Articles | Volume 14, issue 4
Research article
17 Jul 2023
Research article |  | 17 Jul 2023

Combining local model calibration with the emergent constraint approach to reduce uncertainty in the tropical land carbon cycle feedback

Nina Raoult, Tim Jupp, Ben Booth, and Peter Cox

The role of the land carbon cycle in climate change remains highly uncertain. A key source of the projection spread is related to the assumed response of photosynthesis to warming, especially in the tropics. The optimum temperature for photosynthesis determines whether warming positively or negatively impacts photosynthesis, thereby amplifying or suppressing CO2 fertilisation of photosynthesis under CO2-induced global warming. Land carbon cycle models have been extensively calibrated against local eddy flux measurements, but this has not previously been clearly translated into a reduced uncertainty in terms of how the tropical land carbon sink will respond to warming. Using a previous parameter perturbation ensemble carried out with version 3 of the Hadley Centre coupled climate–carbon cycle model (HadCM3C), we identify an emergent relationship between the optimal temperature for photosynthesis, which is especially relevant in tropical forests, and the projected amount of atmospheric CO2 at the end of the century. We combine this with a constraint on the optimum temperature for photosynthesis, derived from eddy covariance measurements using the adjoint of the Joint UK Land Environment Simulator (JULES) land surface model. Taken together, the emergent relationship from the coupled model and the constraint on the optimum temperature for photosynthesis define an emergent constraint on future atmospheric CO2 in the HadCM3C coupled climate–carbon cycle under a common emissions scenario (A1B). The emergent constraint sharpens the probability density of simulated CO2 change (2100–1900) and moves its peak to a lower value of 497 ± 91 compared to 607 ± 128 ppmv (parts per million by volume) when using the equal-weight prior. Although this result is likely to be model and scenario dependent, it demonstrates the potential of combining the large-scale emergent constraint approach with a parameter estimation using detailed local measurements.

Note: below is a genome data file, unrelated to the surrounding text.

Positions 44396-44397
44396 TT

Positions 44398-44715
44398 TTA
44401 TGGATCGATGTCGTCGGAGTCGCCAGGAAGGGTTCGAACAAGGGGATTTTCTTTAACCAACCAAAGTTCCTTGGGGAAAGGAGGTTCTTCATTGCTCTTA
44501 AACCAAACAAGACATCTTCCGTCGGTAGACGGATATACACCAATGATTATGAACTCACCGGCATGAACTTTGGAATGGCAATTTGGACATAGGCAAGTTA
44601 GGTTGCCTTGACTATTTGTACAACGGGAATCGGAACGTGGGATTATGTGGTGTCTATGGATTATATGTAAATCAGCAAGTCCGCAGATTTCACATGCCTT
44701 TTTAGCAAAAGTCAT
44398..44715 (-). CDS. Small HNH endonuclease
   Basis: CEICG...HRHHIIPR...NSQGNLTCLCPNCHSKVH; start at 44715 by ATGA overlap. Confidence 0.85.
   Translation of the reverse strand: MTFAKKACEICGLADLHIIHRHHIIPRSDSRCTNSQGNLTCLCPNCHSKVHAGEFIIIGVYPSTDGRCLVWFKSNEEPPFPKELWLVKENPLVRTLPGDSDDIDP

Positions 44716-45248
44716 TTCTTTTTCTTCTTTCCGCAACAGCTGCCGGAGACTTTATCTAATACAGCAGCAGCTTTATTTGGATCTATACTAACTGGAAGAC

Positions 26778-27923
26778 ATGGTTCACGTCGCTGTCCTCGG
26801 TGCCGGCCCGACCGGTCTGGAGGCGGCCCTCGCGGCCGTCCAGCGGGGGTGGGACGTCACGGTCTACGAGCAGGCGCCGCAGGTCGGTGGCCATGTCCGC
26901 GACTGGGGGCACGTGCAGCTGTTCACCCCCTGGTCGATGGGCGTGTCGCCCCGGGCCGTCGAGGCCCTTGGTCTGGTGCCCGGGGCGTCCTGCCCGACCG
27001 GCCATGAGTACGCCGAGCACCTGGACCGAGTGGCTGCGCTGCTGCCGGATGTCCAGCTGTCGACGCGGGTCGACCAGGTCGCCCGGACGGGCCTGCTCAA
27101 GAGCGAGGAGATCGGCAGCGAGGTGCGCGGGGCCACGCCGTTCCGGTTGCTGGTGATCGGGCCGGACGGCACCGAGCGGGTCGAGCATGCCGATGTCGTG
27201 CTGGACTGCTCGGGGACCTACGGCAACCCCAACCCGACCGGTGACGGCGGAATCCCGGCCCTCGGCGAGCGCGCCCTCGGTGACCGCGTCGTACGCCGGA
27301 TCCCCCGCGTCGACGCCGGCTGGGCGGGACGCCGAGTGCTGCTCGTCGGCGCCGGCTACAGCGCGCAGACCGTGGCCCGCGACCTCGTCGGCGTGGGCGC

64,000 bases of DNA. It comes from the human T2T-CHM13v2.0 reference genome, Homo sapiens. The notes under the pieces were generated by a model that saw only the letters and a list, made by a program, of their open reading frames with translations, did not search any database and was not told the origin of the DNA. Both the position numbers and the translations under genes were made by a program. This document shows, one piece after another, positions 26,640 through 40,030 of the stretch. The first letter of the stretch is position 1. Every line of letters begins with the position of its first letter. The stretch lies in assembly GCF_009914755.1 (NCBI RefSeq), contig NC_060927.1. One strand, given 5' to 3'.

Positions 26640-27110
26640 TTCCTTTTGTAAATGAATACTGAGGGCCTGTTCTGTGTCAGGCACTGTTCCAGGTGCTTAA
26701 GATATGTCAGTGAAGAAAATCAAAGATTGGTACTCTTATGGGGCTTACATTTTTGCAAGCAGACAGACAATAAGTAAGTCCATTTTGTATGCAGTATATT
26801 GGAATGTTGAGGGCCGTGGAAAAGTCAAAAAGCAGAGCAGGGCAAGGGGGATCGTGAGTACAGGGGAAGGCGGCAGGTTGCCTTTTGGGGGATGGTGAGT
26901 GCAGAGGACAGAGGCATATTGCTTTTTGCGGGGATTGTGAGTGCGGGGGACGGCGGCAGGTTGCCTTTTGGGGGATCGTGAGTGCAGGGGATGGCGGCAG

1 Introduction